Northern Ireland: Memory, Commemoration and Public Symbolism - Dealing with the past

  • McAuley, Jim (PI)
  • Spencer, Graham Philip (CoI)
  • Braniff, Máire (CoI)
  • Tonge, Jonathan (CoI)

Project: Research

Project Details


The failure of recent attempts to resolve issues surrounding flags, parades and dealing with the past has demonstrated the potential of issues of collective memory and commemoration to undermine the prospects for reconciliation in a still divided Northern Ireland. The continued failure to reach agreement concerning how to deal with the past has created destabilising social and political tensions in Northern Irish society. Both the collective memory and forgetting of traumatic events of the past has political implications, affecting prospects for peace and reconciliation. Commemoration in Northern Ireland is thus fraught and contested.
The societal role of commemoration in all its forms is of critical importance for policy makers and those seeking to understand both the perpetuation and successful regulation of conflict. The notions of memory, commemoration, contested space and territory will be central to the seminar, a key site of conflict in the culture wars in Northern Ireland. These debates are not only academic: the effects of territorial struggle and claims on contested space continue today, with effects ranging from the recent social unrest surrounding parades, to dissident paramilitary violence and the future political development of Northern Ireland.
We recognise that it is essential that policy makers have an improved understanding of the role of social memory and commemoration within communities. The seminar will help to facilitate such an understanding through a dialogue between academics, practitioners, politicians and policy makers.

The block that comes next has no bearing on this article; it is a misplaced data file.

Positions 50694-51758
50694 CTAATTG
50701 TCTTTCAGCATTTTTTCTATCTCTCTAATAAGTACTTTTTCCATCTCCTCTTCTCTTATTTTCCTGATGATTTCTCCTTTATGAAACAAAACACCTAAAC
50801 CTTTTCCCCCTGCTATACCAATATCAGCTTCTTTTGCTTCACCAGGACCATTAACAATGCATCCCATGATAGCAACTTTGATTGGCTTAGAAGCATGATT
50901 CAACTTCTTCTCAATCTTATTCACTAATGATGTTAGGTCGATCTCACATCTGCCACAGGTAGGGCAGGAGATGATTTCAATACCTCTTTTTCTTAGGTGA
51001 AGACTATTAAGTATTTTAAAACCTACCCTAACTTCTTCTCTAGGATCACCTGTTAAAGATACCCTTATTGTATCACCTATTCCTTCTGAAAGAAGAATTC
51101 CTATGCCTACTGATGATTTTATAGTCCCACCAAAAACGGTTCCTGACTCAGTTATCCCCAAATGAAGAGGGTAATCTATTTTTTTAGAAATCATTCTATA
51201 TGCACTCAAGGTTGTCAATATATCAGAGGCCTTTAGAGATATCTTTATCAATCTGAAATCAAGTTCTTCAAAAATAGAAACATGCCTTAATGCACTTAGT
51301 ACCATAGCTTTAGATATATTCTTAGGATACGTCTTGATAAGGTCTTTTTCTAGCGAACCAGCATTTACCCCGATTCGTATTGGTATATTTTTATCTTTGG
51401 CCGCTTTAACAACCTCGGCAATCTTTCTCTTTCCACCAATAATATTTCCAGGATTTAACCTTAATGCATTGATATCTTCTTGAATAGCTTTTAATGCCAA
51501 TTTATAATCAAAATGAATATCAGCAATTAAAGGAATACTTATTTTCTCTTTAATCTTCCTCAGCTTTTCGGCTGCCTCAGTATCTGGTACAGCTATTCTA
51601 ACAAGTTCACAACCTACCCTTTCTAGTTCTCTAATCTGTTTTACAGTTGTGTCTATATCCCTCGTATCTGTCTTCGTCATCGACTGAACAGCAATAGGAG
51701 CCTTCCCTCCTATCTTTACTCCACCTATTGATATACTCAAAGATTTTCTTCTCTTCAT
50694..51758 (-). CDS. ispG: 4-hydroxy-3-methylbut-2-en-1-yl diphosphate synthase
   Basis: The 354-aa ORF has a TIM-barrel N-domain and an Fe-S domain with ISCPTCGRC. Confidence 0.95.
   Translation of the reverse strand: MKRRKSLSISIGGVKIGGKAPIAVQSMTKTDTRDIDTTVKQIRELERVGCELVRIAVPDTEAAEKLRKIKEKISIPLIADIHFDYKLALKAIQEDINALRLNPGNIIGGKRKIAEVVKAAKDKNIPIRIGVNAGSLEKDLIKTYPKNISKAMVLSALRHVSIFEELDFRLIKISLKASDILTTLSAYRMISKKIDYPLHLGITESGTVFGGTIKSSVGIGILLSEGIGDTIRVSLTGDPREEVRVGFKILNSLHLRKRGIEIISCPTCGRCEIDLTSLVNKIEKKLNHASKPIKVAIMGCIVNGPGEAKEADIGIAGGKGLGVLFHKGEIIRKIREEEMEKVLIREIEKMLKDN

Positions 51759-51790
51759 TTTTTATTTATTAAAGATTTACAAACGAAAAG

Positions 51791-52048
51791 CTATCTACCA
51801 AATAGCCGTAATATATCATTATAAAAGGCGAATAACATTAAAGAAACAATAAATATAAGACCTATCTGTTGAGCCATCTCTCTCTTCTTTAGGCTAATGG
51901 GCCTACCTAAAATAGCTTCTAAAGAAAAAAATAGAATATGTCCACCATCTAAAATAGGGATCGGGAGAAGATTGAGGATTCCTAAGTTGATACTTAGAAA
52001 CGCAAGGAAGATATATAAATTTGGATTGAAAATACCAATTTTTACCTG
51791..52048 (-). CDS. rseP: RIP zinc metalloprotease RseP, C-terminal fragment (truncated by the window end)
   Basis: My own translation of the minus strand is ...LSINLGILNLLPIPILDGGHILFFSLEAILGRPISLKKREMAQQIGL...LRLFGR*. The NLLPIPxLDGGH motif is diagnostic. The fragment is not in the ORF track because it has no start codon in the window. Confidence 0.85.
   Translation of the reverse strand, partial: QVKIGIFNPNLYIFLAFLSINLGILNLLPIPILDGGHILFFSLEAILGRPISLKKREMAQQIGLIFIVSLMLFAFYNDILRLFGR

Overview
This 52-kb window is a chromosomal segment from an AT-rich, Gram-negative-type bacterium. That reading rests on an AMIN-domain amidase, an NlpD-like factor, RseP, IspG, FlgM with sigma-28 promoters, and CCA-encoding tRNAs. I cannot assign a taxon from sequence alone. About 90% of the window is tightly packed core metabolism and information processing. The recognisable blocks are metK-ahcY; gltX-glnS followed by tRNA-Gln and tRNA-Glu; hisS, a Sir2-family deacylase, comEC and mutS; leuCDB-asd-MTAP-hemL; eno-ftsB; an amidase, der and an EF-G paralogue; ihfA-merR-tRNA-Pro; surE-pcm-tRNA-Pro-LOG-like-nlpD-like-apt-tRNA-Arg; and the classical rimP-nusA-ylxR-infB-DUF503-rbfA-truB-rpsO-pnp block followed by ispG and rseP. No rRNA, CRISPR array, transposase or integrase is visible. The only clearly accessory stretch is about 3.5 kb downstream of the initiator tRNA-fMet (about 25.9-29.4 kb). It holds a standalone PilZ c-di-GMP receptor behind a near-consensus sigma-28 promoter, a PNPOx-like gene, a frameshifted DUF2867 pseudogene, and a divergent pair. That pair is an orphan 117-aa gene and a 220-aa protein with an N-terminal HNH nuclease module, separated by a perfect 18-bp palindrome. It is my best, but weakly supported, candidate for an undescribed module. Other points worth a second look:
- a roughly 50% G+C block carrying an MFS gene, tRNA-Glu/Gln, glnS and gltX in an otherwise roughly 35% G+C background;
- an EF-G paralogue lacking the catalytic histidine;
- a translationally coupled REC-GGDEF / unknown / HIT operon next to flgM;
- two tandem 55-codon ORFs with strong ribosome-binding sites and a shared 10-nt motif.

Broadly, this will include examining the political and social policy implications emerging from a detailed scrutiny of the roles of memory, commemoration and forgetting in Northern Ireland. This will include the role of history and heritage education and its effects on young people, identity formation and citizenship issues. It will also include a comparative dimension, reflecting on the role of truth recovery and dealing with the past in other divided societies, the heritage industry and the official (and unofficial) role of commemoration both in societies divided by violent conflict and those whose divisions are predominantly cultural and ideological. Meetings 2, 4 and 6 will include international keynote speakers.
The series will draw on the organisers' expertise in conflict analysis and bring together participants from several disciplinary backgrounds, including political scientists, psychologists, sociologists, historians, policy analysts, alongside those working in the heritage sector, education, government and NGOs, and other civil society organisations. It will reflect on both past and recent issues concerning the role of memory and forgetting in Northern Ireland in comparative perspective.
The proposed seminar series will consist of six open one-day events, each engaging with specific issues relevant to the seminar theme, broadly defined as: the analysis of current research trends and methodologies of memory; symbols of commemoration and
sites of memory (both physical and intellectual); collective memory and forgetting (including the re-memorising of 'great
events'); the culture wars - the politics of commemoration and socialisation; the role of memory and reconciliation (comparative approaches) and a final seminar discussing the policy implications of the research, with input from Northern Ireland politicians, NGOs, media and members of the policy community.
The organisers have well established academic, practitioner and community links across Northern Ireland which will ensure the successful composition, engagement and delivery of the seminar series.
Proposed outcomes from the seminar will include academic publications, downloadable policy resources, and an open access report of discussions and recommendations, ensuring broad public engagement and wide dissemination of the seminar findings.
Effective start/end date30/06/1530/09/17


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